I Got Nuts

Last year I made a tool to pick up walnuts, but I had no opportunity to really use it. Just when the tree was in full bloom, late frost came and destroyed everything. Well, at least the tree got some rest and it is not like we are wanting walnuts – we still did not eat all we had.

And this year’s humid and cold-ish summer seemed to agree with the tree mightily. You can try and count the nuts in this picture but it would not be easy for they are difficult to spot and there are many, many, many.

© Charly, all rights reserved. Click for full size.

And this picture was taken after we already have several kilos of shelled and peeled fresh walnuts in the freezer, several kilos drying in their shells for long-term storage, and giving several hundred grams of low-quality ones to birds in the feeder each day. Which I suspect that a squirrel takest, for I doubt tits make them disappear this quickly.

So these last few days I go twice a day with the ladle and pick the nuts. The first that fall still have some green stuff on them (as seen in the picture) and are usually of lower quality.

© Charly, all rights reserved. Click for full size.

The tool works like a charm. No aching back and legs, no effort. I can easily scoop any nuts that fall in the nettle patch, or in the raspberries, or on the tarpaulin covering pool at the end of the sewage cleaning facility. After I pick them, my father cleans them, and in the evening when watching TV he and my mother crack and sort and peel them.

Yesterday most of these mixed-quality nuts were already down and what is falling now are mostly those where the husk cracks on the tree so the nut falls first and the husk eventually follows, so no additional cleaning is necessary. From experience, these are usually of a higher quality and when dried and stored properly, they last for years in their shells. However, I am a bit at a loss as to what to do with them. I no longer have colleagues to whom I could try and sell the excess, and it seems I will have more than enough to satisfy the whole family’s needs for years. Like I said, we still haven’t eaten all we had from two years ago.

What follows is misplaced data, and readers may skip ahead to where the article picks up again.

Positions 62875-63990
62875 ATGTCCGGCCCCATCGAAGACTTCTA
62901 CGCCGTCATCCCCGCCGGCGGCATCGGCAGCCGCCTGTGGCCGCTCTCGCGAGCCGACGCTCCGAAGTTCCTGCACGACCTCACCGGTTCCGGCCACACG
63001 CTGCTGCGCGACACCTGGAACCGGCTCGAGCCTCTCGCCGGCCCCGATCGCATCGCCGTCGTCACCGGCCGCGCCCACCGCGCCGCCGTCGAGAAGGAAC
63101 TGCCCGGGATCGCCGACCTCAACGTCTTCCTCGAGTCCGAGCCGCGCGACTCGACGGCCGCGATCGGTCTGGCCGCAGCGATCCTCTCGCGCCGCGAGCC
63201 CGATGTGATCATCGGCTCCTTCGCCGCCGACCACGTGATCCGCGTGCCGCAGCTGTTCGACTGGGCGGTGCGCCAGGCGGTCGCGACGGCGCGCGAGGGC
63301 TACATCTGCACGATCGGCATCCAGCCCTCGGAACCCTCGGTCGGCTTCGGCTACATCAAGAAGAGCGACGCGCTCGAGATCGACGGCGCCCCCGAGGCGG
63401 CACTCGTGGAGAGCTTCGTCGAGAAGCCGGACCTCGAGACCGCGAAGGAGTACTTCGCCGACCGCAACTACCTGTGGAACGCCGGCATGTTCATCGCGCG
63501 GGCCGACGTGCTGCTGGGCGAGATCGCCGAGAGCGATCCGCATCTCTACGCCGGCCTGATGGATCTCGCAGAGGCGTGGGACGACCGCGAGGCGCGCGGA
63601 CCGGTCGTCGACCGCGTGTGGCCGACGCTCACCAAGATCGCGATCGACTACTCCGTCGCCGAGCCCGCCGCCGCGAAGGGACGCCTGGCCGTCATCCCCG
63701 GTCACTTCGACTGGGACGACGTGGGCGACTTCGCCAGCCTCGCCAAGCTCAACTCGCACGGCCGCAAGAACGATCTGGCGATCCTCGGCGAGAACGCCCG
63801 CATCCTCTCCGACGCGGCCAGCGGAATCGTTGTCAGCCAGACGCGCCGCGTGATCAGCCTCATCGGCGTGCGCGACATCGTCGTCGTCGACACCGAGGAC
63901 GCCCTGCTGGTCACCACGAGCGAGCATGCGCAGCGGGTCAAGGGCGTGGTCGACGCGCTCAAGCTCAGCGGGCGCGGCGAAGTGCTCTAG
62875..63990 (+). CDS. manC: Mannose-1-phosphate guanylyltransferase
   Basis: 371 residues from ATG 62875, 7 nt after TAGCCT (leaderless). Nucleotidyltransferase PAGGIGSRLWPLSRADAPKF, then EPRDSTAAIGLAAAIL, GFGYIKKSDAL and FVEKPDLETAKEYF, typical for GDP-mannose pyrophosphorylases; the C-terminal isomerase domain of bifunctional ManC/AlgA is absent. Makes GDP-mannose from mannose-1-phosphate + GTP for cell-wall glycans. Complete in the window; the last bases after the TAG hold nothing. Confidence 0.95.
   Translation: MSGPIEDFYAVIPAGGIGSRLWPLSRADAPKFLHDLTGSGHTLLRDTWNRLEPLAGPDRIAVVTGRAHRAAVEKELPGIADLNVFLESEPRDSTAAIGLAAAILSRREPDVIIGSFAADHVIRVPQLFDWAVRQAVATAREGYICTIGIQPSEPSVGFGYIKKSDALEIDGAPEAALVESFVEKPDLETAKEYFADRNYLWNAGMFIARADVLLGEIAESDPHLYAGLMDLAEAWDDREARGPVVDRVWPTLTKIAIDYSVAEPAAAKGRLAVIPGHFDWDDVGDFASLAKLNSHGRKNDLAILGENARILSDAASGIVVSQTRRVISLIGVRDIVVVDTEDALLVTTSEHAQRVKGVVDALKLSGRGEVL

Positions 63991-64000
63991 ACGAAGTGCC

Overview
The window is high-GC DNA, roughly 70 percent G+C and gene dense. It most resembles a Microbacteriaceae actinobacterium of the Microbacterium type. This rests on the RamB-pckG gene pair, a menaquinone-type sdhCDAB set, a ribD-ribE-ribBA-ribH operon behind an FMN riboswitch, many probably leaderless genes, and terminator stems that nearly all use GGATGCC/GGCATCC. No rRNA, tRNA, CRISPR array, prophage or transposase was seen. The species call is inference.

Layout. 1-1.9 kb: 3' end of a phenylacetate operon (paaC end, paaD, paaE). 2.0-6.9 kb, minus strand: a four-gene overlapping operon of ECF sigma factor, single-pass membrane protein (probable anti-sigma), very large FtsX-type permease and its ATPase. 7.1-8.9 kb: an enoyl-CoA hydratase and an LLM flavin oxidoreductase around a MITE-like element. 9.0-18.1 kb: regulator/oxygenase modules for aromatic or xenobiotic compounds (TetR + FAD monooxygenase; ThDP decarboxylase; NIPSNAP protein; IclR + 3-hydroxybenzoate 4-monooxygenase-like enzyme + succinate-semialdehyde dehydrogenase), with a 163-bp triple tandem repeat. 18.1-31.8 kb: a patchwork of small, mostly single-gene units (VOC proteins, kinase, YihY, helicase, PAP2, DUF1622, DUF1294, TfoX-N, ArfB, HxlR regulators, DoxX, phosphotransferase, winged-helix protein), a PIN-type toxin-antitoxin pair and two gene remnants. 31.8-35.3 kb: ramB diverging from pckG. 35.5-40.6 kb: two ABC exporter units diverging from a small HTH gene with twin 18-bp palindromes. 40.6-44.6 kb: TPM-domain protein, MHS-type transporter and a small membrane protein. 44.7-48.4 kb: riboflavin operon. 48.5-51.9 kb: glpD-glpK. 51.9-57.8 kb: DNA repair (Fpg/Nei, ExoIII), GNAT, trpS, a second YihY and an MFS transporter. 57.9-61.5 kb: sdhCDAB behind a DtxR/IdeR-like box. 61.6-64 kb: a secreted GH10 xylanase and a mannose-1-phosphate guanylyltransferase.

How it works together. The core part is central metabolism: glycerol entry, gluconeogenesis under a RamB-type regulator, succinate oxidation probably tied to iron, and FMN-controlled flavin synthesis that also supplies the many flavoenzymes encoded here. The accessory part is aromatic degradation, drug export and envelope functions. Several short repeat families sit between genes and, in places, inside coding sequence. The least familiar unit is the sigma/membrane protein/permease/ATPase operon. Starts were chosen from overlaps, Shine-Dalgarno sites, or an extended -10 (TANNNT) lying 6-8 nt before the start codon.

I wish potatoes grew this way.


  1. Tethys says

    My, what a lovely tree. Your squirrels must be very plump and well nourished for winter with all that bounty.

    Is there anyone at your former workplace that you could contact about buying the excess?
    It is also very common in rural areas here for people to sell things like apples or nuts. They usually just post an “X For Sale” sign at the end of their driveway, and it’s hobby work for taxation purposes. ( ie. not considered income as it’s seasonal and occasional).

  2. Jazzlet says

    I am jealous, our tree is very much smaller, it’s only about four years old, though it has started cropping lightly. However a gale in spring blew every single nut off the tree, so we have none at all thins year.

  3. says

    I have a wonderful 70-80 year old walnut tree that has masses of walnuts every year. Unfortunately, there are also squirrels who take the walnuts from the tree before they can fall and I almost never get any.

    Just once, in the 25 years I’ve been in this house, I got lots of walnuts. I can only assume that the resident squirrel died that summer, and didn’t get replaced until the next year…

  4. springa73 says

    Congratulations on a great crop of walnuts!

    Walnuts are uncommon around where I live, but we have lots of hickory trees, which are North American relatives of the walnut and produce nuts that look similar but are almost never eaten by people because they are said to be very bitter and unpalatable. The squirrels and chipmunks* love them, though.

    *Not sure if you have chipmunks in Europe -- they’re smaller than squirrels, reddish fur with stripes down the back, and more burrowing rather than climbing/tree dwelling like squirrels.

  5. johnson catman says